Hyph
26th Nov 2014, 23:02
This week's media circus seems to have had four objectives:


Absolve the security services of any blame for failing to prevent the abhorrent murder of Lee Rigby, in spite of the fact that the murderers came to their attention seven times
Pass the blame for [1] to internet(*) company Facebook
Create a bogeyman out of the entire internet to make the it seem like a lawless desert in urgent need of Government intervention (on a different day this week, the killer of Breck Bednar was described, not as a murderer, but as an "internet gamer" or "internet predator" by various UK news outlets.)
Soften up the public to willingly accept even greater Government intrusion into their private lives

The internet firm Facebook was no more responsible for the atrocity than BT, the Royal Mail or the Highways Agency.

I strongly suspect that #4 is the real agenda. The amount of personal information available via the internet is just too juicy to resist. I suspect that the Government's interest in it has little to do with fighting terrorism, crime or anything else - their actions clearly demonstrate this. They think they can know everything about each of us and they want that very badly.

(*) - it is vitally important for the Government, or mouthpieces thereof, to mention the word "internet" as often as possible when they are trying to scare us, so that we know what it is we are supposed to be afraid of. Internet. Boo!
I'm sure there's a Monty Python sketch in there somewhere.

funfly
27th Nov 2014, 16:38
I, and many of my friends, now routinely encrypt emails,

I think you will find it illegal to send a message either written or by email in code.

ExXB
27th Nov 2014, 16:58
Funfly, can you attribute that? What law and how is it enforced. As I recall all my e-mails were encrypted when traveling mit laptop and VPN. While I wasn't UK based, I certainly sent mail while on UK soil.

Not saying there isn't a law, but I,can't see how it could be enforced.

Shaggy Sheep Driver
27th Nov 2014, 17:08
And of course all SSL (HTTPS) payment transactions on the web are encrypted.

airship
27th Nov 2014, 19:29
I think you will find it illegal to send a message either written or by email in code.

I don't know about that. But it's certainly true that in many countries, it is a criminal offence if you do not (or cannot) supply the 'key/s' to decrypt encrypted content, whether they're simple emails or whole CDs, hard disks etc., when required to do so by the judicial authorities.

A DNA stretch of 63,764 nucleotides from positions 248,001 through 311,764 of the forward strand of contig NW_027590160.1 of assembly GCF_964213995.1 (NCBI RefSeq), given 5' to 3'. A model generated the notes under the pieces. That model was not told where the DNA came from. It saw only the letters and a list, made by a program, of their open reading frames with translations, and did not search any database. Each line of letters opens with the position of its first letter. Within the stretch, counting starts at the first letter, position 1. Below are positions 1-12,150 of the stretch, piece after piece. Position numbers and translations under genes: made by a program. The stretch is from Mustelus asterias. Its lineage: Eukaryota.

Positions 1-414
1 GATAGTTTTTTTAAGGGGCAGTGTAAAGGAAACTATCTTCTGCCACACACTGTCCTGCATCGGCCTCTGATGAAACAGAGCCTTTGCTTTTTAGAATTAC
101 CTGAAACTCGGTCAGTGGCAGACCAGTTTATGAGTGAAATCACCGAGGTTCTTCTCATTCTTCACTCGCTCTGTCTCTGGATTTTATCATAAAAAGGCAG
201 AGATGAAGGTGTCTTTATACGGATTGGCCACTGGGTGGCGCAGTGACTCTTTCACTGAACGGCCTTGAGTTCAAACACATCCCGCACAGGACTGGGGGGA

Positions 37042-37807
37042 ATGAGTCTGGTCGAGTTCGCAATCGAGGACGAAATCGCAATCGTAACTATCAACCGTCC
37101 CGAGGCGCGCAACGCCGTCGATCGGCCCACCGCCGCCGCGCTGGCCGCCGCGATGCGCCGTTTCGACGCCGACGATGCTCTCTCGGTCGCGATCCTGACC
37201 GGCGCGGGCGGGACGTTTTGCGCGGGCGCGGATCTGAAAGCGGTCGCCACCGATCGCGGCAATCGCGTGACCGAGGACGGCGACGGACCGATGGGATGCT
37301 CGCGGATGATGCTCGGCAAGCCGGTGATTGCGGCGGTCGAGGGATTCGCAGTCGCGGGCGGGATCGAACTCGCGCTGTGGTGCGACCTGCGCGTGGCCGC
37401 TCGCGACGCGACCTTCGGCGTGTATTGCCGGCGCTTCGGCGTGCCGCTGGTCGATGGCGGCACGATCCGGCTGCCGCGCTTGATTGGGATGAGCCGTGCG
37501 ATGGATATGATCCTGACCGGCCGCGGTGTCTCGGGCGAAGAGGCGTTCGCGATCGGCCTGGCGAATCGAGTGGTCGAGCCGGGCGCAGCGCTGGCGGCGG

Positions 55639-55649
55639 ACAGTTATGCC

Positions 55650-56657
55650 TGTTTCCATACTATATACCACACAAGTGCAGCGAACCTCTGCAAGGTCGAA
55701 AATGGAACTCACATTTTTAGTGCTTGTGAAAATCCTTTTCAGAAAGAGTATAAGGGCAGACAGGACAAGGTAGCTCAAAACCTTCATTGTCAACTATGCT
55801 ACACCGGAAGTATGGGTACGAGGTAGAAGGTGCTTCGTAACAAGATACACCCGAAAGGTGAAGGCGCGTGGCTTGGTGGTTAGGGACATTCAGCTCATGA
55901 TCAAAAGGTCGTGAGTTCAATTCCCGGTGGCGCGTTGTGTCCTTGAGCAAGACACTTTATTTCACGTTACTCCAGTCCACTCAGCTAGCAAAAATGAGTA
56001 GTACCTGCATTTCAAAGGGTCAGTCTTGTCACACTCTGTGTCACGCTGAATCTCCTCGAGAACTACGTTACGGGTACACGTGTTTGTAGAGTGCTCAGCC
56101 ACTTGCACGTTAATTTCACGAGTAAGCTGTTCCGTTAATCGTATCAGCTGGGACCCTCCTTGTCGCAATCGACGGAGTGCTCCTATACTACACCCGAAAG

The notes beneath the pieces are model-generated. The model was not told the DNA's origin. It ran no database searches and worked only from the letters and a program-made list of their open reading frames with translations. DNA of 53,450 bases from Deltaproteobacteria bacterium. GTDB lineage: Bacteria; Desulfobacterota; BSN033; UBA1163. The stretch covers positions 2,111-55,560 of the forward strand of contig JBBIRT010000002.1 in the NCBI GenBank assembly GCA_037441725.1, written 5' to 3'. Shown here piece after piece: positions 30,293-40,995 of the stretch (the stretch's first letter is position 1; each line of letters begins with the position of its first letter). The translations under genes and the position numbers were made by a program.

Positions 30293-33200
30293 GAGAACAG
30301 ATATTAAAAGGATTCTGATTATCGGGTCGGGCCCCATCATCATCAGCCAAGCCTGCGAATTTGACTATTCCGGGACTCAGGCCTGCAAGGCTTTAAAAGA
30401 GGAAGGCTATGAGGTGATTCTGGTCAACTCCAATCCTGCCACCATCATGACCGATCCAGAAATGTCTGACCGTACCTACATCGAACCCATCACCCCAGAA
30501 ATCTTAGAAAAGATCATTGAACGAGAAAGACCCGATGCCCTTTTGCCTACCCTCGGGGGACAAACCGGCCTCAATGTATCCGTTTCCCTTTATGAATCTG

Which is why I always use morse code for very important communications. By the time they get round to finding someone who can understand it, it's no longer important...?! ;)

racedo
27th Nov 2014, 19:37
I am happy to let Govt know all my secrets but the quid pro quo is that I want to know all of theirs.

After all if they have nothing to hide they don't need to be worried.

Govt's are the biggest threat to the Individual, way more than any Terrorism, which the state tends to sponsor anyway depending on what country the Terrorism is acting in.

After all a bit much for Western Countrys to be warning of Jihadis in Syria when its sending hundreds of millions to the supposedly moderate one .............. definition of moderate is they don't put the video of your death on You Tube.

VP959
27th Nov 2014, 19:48
Not as far as I can see. Private communication can be by any means available, and there a re many, many, historical references to codes being used perfectly legally, from simple backslang used in the meat markets, through some of the arcane codes used at auctions, to the custom amongst some classics academics who routinely correspond in aramaic, or ancient Greek.

Add in that ALL digital phones ecrypt speech data, and that there are a plethora of legal to use personal email encryption systems available (some provided by fault by some internet providers, and then add in that even Leonardo da Vinci encrypted his notes by using mirror writing, and it seems that even if there is an old law prohibiting encrypted personal communication is is widely being ignored, and so could be said to have fallen into disuse.

airship
27th Nov 2014, 20:12
...even if there is an old law prohibiting encrypted personal communication is is widely being ignored, and so could be said to have fallen into disuse. 'Ignorance of the law' is never a valid excuse. And 'old laws' often remain on the statute books for precise reasons IMHO - that they might come in useful to prosecutors some time in the future, if or when it suits them. :}

Keef
27th Nov 2014, 23:36
I encrypt messages to my wife by whispering them in her ear while the music is playing. Am I breaking the law?

Fox3WheresMyBanana
27th Nov 2014, 23:47
Depends on the music.
If it's Rhythm & Blues, you're good.

You're ...
http://postmediavancouversun.files.wordpress.com/2012/07/blues_wh_bk_cl.jpg

late-joiner
28th Nov 2014, 22:28
I think you will find it illegal to send a message either written or by email in code.

Completely wrong in England. You can encrypt whatever you like.

However you can be compelled to produce plaintext or keys by court order under RIPA, or suffer up to 2 years in jail.

mixture
29th Nov 2014, 18:34
I, and many of my friends, now routinely encrypt emails, just to prevent them being arbitrarily read en-route, or to prevent them being read by any unintended recipient. I doubt it will be long before others start doing the same.

VP959,

You of course work on the assumption that :

- Your choice of encryption tool is kosher, and its crypto is correctly implemented (i.e. no bugs, even if kosher)
- "They" won't just target the weak points of the chain instead